An Empirical Validation of the ‘AccuRate’ Software Envelope Model in an Australian Cool-temperate Climate
Authors: Dewsbury, Mark; Fay, Roger
In 2003, the Building Code of Australia introduced its first thermal performance requirements for residential buildings. It mandated a minimum performance rating of 4 Stars when assessed by approved rating methods. This requirement has been progressively increased to 5 Stars in 2006 and 6 Stars in 2010. While the introduction of a 4 Stars requirement had only a minor impact on construction practices, the move from 4 to 5 and then 5 to 6 Stars has forced considerable change, especially in the use of timber platform floors in cool-temperate climates. The adoption of the prescribed energy efficiency measures in the National Construction Code (previously known as the Building Code of Australia) raised concerns from industry and manufacturing groups, as to the accuracy of the simulation method when compared to the actual thermal performance of residential buildings. Both industry and government recognised the need to validate the National House Energy Rating’s (NatHERS) benchmark software ‘AccuRate’. The software ‘AccuRate’ has been developed over time by the CSIRO and has evolved from a design tool to a regulatory tool.
As a result, the School of Architecture & Design and its research arm, the Centre for Sustainable Architecture with Wood, was asked to validate the ‘AccuRate’ HER software. The University of Tasmania, in collaboration with Forest and Wood Products Australia, the Australian Government, the CSIRO and industry, undertook the construction of three test buildings for the purpose of empirically validating the ‘AccuRate’ software in a cool temperate climate. The three test buildings followed standard residential construction practises and included an unenclosed-perimeter platform-floored building, an enclosed-perimeter platform-floored building and a concrete slab-on-ground floored building.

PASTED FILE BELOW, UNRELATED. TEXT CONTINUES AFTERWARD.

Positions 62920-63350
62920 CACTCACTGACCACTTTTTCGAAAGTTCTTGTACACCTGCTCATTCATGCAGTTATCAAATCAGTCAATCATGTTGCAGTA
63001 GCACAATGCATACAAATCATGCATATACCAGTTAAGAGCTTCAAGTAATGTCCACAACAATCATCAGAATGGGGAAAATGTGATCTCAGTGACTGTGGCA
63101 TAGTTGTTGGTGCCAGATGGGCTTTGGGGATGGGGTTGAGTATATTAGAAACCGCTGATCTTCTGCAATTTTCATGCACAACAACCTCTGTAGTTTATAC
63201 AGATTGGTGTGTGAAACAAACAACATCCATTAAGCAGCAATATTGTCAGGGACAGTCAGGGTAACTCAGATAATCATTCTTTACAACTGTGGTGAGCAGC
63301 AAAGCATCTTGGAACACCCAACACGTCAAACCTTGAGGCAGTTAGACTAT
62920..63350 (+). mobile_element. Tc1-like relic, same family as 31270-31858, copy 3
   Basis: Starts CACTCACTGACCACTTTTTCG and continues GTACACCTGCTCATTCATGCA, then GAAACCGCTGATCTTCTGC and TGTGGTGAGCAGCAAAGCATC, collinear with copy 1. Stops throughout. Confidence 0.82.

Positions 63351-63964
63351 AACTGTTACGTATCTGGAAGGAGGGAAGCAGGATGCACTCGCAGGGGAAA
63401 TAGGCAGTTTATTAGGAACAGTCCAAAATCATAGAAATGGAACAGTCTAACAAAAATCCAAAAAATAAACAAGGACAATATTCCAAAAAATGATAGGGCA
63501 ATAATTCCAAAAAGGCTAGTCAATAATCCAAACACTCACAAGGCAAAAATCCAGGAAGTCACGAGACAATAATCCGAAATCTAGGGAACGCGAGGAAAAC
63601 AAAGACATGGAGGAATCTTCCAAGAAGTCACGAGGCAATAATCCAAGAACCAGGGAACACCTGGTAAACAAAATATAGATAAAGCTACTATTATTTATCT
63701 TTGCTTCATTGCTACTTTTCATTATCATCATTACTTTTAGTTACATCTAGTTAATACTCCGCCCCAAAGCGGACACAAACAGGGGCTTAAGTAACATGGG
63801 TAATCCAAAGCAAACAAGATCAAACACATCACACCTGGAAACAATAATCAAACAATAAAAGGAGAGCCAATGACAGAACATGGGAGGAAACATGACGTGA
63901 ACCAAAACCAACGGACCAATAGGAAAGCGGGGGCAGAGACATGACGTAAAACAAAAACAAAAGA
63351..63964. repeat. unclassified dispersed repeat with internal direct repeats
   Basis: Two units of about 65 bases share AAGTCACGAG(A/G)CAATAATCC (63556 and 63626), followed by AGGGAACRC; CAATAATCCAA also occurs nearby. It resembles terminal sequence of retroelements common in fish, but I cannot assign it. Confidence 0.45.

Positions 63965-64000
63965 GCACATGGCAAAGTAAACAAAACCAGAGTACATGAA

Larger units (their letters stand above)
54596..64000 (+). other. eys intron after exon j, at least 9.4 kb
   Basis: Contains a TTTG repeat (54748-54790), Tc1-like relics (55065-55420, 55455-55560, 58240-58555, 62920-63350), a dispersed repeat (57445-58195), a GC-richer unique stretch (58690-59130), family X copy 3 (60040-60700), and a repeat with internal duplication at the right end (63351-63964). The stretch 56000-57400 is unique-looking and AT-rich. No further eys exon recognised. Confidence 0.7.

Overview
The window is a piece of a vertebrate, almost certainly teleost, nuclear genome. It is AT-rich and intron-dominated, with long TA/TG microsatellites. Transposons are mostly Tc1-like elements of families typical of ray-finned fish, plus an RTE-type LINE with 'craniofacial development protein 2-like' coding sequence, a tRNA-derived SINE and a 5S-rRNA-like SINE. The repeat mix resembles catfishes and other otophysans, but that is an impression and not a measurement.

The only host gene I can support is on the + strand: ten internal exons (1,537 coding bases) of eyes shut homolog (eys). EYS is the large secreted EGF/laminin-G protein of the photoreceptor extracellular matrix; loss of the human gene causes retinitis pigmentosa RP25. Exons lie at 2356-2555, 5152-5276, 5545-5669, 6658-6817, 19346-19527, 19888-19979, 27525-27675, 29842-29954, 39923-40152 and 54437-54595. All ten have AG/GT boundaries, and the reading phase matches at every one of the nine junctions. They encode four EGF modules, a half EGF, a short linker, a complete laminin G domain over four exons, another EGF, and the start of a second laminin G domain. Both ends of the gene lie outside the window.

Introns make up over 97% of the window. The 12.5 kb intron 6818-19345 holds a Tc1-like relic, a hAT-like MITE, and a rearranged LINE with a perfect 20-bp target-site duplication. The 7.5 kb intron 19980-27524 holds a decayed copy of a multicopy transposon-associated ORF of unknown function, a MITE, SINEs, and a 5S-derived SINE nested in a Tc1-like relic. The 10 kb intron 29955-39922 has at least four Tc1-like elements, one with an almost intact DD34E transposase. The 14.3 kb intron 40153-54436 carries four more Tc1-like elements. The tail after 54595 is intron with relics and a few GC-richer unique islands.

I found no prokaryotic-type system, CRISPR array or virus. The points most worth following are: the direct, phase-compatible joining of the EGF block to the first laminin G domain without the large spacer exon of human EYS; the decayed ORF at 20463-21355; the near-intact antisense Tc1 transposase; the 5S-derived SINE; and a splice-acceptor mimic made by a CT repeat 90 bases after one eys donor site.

The process of design, construction, environmental measurement, detailed simulation and methods of statistical analysis are discussed briefly. Graphical analysis is used to illustrate the variations that occurred between the measured and simulated zone temperatures for each test building. The statistical analysis of the measured and simulated data indicated the need for further investigation of the ground, subfloor, roof space, wind speed, infiltration, solar radiation and thermal mass algorithms. If the differences observed in this research were applied to full scale houses there may be a significant impact on the House Energy Star rating. The research identified the need for the continuous improvement and calibration of the AccuRate software.